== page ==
|Muscle or tendon strain (stretching or tearing)||Muscle is tissue composed of bundles of specialised cells that when stimulated by nerve impulses contract and produce movement. A tendon is a tough, fibrous cord of tissue that connects muscle to bone.||Acute injury often due to a forceful muscle contraction||Hamstring or quadriceps muscles||Sports that require quick forceful muscle contractions such as sprinting.|
|Ligament sprain (stretching or tearing)||A ligament is a band of fibrous tissue that connects 2 or more bones at a joint and prevents excessive movement of the joint.||Acute injury which occurs when a joint is forced into an unnatural position||Knee and Ankle||Sports that involve twisting of the knee or ankle or quickly stopping and then starting again such as soccer, basketball, hockey or rugby.|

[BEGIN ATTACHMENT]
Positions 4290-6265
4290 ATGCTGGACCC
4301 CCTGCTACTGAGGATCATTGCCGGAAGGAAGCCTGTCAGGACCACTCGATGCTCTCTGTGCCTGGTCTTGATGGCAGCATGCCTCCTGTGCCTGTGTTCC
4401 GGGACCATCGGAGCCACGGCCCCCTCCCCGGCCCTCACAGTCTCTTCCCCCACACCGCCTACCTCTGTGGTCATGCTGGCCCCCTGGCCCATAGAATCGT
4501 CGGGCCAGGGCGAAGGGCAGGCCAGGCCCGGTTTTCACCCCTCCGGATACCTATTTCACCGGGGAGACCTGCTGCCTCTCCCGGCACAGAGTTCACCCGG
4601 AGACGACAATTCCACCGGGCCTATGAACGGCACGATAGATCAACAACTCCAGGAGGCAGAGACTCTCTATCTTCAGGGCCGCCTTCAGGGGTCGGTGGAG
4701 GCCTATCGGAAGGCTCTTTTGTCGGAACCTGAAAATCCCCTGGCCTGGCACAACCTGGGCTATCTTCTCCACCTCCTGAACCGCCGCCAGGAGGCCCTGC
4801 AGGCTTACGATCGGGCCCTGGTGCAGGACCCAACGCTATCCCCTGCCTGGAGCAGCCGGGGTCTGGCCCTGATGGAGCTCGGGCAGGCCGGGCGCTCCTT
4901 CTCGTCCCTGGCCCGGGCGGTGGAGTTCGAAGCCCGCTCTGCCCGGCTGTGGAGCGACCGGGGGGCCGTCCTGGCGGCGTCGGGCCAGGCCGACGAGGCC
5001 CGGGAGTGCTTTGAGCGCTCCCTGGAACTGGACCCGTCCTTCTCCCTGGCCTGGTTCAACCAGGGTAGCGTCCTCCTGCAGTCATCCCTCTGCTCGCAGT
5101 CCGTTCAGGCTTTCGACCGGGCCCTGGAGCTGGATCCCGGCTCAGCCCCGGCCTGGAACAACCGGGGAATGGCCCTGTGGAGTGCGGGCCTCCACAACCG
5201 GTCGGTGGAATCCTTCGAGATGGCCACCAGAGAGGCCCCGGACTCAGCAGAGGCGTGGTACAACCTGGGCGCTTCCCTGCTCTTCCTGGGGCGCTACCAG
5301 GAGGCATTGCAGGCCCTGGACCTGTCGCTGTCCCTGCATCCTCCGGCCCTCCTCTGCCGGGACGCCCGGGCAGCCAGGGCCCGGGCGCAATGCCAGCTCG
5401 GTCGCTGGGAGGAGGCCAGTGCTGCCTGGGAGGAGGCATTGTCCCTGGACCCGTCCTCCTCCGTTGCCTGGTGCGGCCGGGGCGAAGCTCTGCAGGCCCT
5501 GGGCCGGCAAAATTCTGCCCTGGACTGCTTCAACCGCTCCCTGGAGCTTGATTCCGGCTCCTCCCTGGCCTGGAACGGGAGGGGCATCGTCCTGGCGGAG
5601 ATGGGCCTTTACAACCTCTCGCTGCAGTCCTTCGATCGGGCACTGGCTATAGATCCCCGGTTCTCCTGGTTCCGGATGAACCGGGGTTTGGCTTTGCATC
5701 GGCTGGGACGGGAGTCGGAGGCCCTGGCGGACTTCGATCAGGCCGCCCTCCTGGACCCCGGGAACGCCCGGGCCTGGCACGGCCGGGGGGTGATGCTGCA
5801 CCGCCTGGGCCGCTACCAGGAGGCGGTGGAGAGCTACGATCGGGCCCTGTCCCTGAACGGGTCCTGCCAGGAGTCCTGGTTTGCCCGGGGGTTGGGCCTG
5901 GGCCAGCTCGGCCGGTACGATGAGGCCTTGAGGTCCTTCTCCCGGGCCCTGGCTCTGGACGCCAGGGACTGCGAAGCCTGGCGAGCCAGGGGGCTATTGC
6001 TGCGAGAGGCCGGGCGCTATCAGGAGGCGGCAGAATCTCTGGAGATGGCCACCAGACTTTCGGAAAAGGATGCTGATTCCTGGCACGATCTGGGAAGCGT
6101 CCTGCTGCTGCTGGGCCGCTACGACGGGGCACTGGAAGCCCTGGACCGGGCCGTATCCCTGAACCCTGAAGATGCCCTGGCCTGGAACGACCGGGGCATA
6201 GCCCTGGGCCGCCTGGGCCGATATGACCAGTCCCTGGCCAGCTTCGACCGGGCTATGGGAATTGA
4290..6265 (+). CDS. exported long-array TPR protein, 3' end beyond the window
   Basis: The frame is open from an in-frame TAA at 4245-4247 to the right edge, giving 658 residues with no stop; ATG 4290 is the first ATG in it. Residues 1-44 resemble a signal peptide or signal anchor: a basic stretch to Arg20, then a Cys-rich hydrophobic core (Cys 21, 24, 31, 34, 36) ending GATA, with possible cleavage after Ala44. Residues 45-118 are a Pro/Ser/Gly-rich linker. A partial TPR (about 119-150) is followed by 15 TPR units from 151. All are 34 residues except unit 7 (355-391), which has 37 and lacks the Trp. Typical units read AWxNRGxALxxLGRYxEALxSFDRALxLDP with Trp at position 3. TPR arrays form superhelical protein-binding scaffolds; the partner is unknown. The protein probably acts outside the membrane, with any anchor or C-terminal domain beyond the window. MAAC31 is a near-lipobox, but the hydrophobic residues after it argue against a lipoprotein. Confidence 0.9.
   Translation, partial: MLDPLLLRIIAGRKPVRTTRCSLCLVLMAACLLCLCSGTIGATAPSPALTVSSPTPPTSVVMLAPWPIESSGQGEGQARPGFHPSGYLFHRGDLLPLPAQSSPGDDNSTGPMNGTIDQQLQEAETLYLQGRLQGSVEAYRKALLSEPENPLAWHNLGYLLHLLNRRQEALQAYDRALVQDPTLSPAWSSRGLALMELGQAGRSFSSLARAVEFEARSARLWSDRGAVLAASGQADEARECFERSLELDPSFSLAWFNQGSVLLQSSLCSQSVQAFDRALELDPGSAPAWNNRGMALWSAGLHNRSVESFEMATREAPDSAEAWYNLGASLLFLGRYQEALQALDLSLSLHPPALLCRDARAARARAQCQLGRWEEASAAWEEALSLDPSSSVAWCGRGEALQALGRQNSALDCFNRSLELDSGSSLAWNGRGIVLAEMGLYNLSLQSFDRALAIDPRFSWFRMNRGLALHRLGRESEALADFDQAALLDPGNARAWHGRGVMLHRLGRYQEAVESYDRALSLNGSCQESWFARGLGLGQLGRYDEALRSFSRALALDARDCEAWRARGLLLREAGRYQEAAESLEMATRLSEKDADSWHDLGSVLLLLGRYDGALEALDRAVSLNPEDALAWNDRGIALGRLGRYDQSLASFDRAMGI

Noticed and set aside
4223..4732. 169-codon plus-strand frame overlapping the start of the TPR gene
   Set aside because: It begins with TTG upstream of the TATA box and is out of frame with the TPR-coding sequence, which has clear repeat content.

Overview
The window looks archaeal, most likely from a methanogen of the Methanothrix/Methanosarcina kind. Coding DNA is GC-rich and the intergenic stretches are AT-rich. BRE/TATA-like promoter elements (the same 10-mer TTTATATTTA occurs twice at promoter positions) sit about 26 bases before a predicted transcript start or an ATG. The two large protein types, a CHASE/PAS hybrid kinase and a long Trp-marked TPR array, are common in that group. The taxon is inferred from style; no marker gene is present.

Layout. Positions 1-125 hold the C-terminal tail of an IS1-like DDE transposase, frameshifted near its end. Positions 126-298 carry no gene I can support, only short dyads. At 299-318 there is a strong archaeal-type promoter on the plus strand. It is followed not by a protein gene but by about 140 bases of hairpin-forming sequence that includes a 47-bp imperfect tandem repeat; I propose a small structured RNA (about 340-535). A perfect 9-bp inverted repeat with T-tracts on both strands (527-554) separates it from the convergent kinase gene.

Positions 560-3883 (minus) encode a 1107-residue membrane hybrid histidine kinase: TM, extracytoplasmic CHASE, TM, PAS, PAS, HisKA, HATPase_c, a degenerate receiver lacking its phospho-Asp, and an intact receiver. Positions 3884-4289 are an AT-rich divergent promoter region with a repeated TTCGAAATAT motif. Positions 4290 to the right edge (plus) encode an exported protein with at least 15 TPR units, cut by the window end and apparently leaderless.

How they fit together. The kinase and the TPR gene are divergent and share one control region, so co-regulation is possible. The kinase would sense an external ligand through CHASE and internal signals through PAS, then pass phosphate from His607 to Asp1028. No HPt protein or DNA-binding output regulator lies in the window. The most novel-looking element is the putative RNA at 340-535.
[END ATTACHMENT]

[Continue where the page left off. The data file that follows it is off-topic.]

|Spondylolysis (defect or fracture in the bony structures of the spine)||Overuse injury||Lower back||Sports that require repetitive extension and hyperextension of the lower back such as ballet, gymnastics, diving and bowling (cricket).|
|Avulsion fracture (break)||An avulsion fracture is when a piece of bone is fractured and pulled away from the rest of the bone at the site of the tendon or ligament attachment||Acute injury||Hip, foot and upper arm bones||Sports that require forceful kicking, running and jumping as well as sports that require throwing of implements such as javelin or discus.|
1. Brukner, P. and Khan, K. (2009). Clinical sports medicine (3rd ed.). Sydney: McGraw-Hill.
2. Peterson, L. and Renström, P. (2001). Sports injuries: Their prevention and treatment (3rd ed.). Champaign, IL: Human Kinetics.
3. Prentice, W.E. (2010). Essentials of athletic injury management (8th ed.). New York: McGraw-Hill.